January 26, 2023


Still car-crazy after all these years

Limelight Dodge: the Jack-Knife Funny Car

The front clip tilted forward, gasser style. The rest of the Limelight Dodge's body however, was hinged at the rear and could be titlted up like a typical funny car.
Limelight Dodge funny car on the return road at Detroit Dragway
The Limelight Dodge funny car on the return road at Detroit Dragway in 1967 | 126 Instamatic image by Tom Bonner

One of my favorite images from Detroit’s Dragway’s Midwest Championships is this shot of Bill McKessson’s Limelight Dodge Charger funny car.

McKesson went on his own to run the Limelight Dodge

I’ve discussed Steve McKesson’s Mustang funny car at length in earlier posts. In 1965-66, brothers Bill and Steve McKesson campaigned an altered wheelbase Plymouth Fury funny car. It was typical of the early A/FX funny cars, with a steel body, altered wheelbase and an injected 426 Hemi. For 1967, the brothers split up. Steve built a flip-top Mustang, while Bill remained with Mopar and assembled the radical Dodge Charger funny car you see here.

The car was state of the art, with a full Logghe chassis and a injected, nitro-burning Hemi. I call it a jack-knife funny car, because of the way the body opened. The front clip tilted forward, gasser style. There is nothing very unusual about that; many early funny cars featured tilt front-ends. The rest of the car’s body however, was hinged at the rear and could be titlted up like a flopper. So when both front clip and the main body were titlted upward, the car opened up like a jack-knife.

To make things more interesting, the car had opening doors, which made quite a sight when the body was up, the front end was titled forward and both doors were wide open. I don’t remember seeing another funny car built in this fashion.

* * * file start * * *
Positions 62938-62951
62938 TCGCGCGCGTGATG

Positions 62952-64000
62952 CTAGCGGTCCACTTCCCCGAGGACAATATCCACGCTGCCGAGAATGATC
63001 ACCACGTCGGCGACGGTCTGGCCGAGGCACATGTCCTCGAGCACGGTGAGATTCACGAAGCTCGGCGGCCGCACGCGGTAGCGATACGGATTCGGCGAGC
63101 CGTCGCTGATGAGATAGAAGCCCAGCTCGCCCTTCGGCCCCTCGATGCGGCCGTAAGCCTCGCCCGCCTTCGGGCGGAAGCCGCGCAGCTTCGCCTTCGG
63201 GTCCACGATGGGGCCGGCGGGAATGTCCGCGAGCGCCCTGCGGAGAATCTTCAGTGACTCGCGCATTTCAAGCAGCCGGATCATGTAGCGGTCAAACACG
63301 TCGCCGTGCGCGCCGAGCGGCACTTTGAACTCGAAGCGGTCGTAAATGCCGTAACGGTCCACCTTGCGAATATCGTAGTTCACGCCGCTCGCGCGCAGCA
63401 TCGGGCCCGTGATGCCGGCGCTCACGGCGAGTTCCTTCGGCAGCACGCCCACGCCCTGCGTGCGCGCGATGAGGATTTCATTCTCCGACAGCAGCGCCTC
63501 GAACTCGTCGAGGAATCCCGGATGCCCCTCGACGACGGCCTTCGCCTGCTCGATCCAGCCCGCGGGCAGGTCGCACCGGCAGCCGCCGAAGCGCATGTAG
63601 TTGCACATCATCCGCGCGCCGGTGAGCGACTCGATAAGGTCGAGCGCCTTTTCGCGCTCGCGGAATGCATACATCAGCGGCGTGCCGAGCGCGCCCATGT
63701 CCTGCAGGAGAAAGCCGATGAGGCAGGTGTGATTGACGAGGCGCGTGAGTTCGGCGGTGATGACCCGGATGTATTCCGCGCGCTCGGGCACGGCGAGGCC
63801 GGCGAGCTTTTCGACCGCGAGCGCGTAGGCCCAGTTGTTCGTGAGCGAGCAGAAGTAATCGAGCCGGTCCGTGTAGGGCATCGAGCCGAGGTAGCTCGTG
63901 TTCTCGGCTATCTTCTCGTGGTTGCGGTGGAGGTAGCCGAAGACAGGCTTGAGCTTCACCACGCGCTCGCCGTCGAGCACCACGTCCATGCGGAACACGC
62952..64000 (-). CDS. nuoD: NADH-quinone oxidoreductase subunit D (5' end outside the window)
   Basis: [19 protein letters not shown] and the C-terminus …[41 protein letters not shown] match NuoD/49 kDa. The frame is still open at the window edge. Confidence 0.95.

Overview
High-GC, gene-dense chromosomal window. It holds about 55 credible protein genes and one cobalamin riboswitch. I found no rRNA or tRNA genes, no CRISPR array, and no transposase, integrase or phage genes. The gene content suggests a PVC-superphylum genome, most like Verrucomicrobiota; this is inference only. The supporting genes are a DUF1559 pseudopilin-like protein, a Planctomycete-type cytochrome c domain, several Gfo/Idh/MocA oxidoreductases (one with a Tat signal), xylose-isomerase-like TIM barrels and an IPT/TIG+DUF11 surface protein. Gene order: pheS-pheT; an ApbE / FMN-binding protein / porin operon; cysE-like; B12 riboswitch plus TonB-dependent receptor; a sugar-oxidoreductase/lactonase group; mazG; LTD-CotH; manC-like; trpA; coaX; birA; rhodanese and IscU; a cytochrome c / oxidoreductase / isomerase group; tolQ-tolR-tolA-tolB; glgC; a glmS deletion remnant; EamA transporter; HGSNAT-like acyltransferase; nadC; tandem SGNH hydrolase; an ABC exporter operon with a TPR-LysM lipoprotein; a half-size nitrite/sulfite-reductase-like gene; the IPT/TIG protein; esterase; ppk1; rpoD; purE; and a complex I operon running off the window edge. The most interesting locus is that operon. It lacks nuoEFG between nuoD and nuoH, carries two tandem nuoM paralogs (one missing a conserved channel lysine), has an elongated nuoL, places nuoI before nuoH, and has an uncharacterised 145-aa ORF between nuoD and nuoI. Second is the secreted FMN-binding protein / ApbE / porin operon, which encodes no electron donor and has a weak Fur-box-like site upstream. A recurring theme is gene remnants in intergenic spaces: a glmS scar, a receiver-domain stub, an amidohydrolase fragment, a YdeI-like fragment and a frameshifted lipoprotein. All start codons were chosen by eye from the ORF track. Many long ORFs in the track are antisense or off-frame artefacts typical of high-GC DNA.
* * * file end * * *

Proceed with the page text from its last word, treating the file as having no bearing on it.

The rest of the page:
I have found several references to this car, including the usually reliable DragList, which claim the body of the Limelight was fiberglass. I’m sceptical about that, for two reasons.

First, when the body was opened up, it retained most of the attributes of a factory Charger, including openings for the heater core, the typical slots in the cowl and factory door hinges. Sure, all of these things could have been reproduced in ‘glass, but why bother?

The second reason I doubt the body shell is fiberglass is this photo. A fiberglass body built for racing wouldn’t lend itself as a perch for the driver while being towed down the return road. At the very least, the weight of an adult male would cause stress cracks. If any chuck holes caused the car to jounce up and down, I would expect a glass body to rip from the driver’s weight. The front clip, trunk lid and doors might have been ‘glass, but I suspect the body shell was original Chrysler steel.

Who Drove the Lightlight Dodge?

Which brings me to the subject of the driver himself. There is some discrepancy over who was driving the Limelight in April 1967.

The Limelight was at the Detroit Autorama in January 1967. According to placards on the car, the driver was Del Hienelt, who I discussed at length in the Steve McKesson post.

The Drag News report on the Midwest Championships seems to imply that Bill McKesson himself was at the wheel of the Limelight that Sunday at Detroit Dragway. Ordinarily, I would trust the Drag News article, but many of the drivers of other cars at the event we’re not identified, leading me to conclude that the writer didn’t do much research into who was driving what.

As for me an my friends, we believed Hienelt was driving that day. I now know the Hienelt was driving for Larry Coleman by August of 1967, so he had to have left the Limelight’s driving seat sometime between January and August. Can anyone identify the driver in the photo? Is Hienelt? Bill McKesson? Or could McKesson have hired another driver after Hienelt left?

Bonus points if you can identify the person with the big hair steering the car on the return road.

I must have been near the top end when I snapped this photo, judging by the cars in the pit area across the track, The pit road bleachers have ended, and the cars assembled against the fence look like street driven vehicles. The street cars typically pitted near the top end, while the all-out race cars usually clustered behind the stands near the starting line.

One final question. What happened to Bill McKesson and the Limelight Dodge? I don’t find any references to either the man or the car after 1967. If you know something, leave a comment below.

Tom Bonner